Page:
Atlanta Public Schools Superintendent Meria Carstarphen is scheduled to testify Monday as part of a federal age-discrimination lawsuit that alleges the district conducted “witch-hunts” against older teachers.
The class-action suit contends the school district penalized, terminated, or forced the retirements of about 128 experienced teachers over the age of 40 as a way to cut costs.
The district has denied the allegations.
Carstarphen will sit next week for a deposition, testimony under oath, in the case despite strong objections from school district attorneys.
“It’s obviously a lot easier to get a superintendent for a Rotary Club speech than it is for a deposition,” said Lester Tate, an attorney for the plaintiffs who will take her deposition.
APS attorneys argued the superintendent does not have relevant, unique knowledge to provide.
The school system’s lawyers described the deposition as “a last-ditch effort to save” a “floundering case.”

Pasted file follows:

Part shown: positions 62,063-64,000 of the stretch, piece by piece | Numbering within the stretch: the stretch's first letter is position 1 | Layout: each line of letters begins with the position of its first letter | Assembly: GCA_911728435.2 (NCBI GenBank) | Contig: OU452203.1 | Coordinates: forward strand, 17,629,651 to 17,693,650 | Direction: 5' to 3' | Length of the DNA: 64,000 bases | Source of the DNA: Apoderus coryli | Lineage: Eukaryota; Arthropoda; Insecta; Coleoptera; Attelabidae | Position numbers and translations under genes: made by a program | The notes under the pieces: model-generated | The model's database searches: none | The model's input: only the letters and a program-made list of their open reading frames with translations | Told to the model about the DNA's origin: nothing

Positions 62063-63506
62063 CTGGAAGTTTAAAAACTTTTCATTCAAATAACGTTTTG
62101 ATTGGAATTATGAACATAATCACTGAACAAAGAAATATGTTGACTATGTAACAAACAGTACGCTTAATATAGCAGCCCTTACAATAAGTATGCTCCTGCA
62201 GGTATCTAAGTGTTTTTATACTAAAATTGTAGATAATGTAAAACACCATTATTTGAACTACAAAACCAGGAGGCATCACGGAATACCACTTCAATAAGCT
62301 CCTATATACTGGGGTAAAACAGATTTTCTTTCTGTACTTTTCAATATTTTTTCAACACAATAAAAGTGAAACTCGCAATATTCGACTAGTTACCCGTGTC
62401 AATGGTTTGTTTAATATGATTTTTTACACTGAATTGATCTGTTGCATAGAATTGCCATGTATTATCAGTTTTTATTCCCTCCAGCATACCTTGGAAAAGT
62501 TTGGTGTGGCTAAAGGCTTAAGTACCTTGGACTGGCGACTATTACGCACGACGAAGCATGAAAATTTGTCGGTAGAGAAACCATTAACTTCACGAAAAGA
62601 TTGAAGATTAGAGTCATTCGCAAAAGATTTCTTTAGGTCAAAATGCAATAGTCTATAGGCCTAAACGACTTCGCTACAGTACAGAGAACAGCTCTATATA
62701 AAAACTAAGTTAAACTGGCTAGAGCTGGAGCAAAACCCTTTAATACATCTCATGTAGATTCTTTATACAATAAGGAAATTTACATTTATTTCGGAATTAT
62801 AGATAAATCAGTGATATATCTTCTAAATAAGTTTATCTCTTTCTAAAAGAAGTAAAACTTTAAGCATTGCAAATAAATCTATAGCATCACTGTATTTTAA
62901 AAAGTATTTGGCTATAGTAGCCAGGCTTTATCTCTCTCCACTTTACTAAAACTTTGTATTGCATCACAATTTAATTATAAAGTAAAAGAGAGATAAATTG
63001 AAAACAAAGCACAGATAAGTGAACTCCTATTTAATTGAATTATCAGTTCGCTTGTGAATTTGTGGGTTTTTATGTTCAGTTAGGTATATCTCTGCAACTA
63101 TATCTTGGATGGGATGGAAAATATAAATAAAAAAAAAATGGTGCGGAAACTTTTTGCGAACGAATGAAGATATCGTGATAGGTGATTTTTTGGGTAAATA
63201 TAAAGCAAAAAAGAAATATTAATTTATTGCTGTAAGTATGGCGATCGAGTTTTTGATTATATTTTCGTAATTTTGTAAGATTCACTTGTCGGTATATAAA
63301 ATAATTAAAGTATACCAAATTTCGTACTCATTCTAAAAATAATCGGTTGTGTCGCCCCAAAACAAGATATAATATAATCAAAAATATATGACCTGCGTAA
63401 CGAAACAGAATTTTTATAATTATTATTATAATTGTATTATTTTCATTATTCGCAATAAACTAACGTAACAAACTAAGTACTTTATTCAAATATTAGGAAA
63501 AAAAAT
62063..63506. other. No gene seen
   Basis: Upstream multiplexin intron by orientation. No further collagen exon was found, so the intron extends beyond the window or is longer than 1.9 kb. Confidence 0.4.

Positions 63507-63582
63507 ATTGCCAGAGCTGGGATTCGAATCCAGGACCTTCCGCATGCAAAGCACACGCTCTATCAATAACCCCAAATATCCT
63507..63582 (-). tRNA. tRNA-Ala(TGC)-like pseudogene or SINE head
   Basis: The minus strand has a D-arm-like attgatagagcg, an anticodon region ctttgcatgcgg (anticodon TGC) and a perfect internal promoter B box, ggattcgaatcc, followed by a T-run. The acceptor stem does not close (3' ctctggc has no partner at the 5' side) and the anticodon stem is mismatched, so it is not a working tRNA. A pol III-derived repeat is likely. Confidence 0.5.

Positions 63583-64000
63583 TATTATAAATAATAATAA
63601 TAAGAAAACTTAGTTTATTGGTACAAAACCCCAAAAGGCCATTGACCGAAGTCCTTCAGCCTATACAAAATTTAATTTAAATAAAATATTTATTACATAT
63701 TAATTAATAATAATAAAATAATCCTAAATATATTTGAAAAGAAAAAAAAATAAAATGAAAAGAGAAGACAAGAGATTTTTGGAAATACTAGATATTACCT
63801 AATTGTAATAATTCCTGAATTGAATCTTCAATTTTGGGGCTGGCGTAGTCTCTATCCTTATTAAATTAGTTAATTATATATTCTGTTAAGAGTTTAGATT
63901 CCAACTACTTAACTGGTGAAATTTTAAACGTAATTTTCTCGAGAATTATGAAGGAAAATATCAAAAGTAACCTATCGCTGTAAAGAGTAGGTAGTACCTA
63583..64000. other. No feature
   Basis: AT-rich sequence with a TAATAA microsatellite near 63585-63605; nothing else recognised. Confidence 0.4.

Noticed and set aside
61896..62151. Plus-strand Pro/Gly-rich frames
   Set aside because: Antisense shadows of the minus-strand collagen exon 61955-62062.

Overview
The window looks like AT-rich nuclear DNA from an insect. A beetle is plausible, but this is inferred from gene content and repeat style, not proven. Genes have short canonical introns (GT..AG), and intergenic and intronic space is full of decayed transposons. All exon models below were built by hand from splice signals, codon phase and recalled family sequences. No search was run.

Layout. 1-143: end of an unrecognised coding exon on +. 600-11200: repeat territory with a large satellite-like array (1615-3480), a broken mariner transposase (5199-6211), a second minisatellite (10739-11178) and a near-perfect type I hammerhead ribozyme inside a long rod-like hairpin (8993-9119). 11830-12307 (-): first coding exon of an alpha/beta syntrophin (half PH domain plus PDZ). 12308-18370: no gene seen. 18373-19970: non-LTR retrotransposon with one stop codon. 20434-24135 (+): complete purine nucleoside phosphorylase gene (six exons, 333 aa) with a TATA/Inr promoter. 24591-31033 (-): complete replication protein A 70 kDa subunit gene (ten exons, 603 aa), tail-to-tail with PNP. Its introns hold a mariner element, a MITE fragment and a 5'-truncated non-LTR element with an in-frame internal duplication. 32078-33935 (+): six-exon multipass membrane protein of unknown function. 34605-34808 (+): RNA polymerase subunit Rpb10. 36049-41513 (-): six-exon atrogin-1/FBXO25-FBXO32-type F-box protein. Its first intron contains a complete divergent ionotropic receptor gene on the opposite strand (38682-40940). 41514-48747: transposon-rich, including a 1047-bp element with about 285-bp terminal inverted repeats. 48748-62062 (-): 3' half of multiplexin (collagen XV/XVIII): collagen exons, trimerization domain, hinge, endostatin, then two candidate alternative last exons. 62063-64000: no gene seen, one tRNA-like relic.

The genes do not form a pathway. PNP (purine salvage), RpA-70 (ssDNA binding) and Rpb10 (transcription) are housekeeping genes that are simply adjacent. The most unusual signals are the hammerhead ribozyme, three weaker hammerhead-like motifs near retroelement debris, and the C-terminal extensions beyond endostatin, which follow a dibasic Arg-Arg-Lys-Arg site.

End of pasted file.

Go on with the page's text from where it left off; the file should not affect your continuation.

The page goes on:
They argued in court documents that the other side has “no evidence that Superintendent Carstarphen executed a policy, pattern, or practice of age discrimination at any time during her tenure at APS.”
A judge permitted the deposition in an order that the school district objected to but was later upheld. There are some restrictions to the deposition: It can only last four hours and must take place on familiar grounds -- either at her office of her attorney’s office.
U.S. Magistrate Judge Walter Johnson wrote in his order that he is “sensitive to the need to protect Superintendent Carstarphen from any undue annoyance.”
Tate said hearing directly from the district’s leader is key to the case.
“It was somewhat startling to me to find that someone who has been such a public cheerleader and advocate … would go to such great lengths to avoid answering questions on matters of critical importance,” he said.
The lawsuit, first filed in late 2015, contends the school district “has been attempting to replace experienced, higher-paid teachers with relatively inexperienced teachers at entry level salaries” since Carstarphen took over the top post in July of 2014.
The plaintiffs allege in court documents that the school district conducted investigations, or “witch-hunts,” against long-serving teachers.
The suit states that APS transferred older teachers to lower-performing schools, failed or refused to give them necessary tools to do their jobs, reprimanded them “for minor infractions,” and in some cases reassigned the teachers to “meaningless work.”
APS spokeswoman Pat St. Claire declined to comment on the case.
She previously released a statement saying the district has planned a vigorous defense.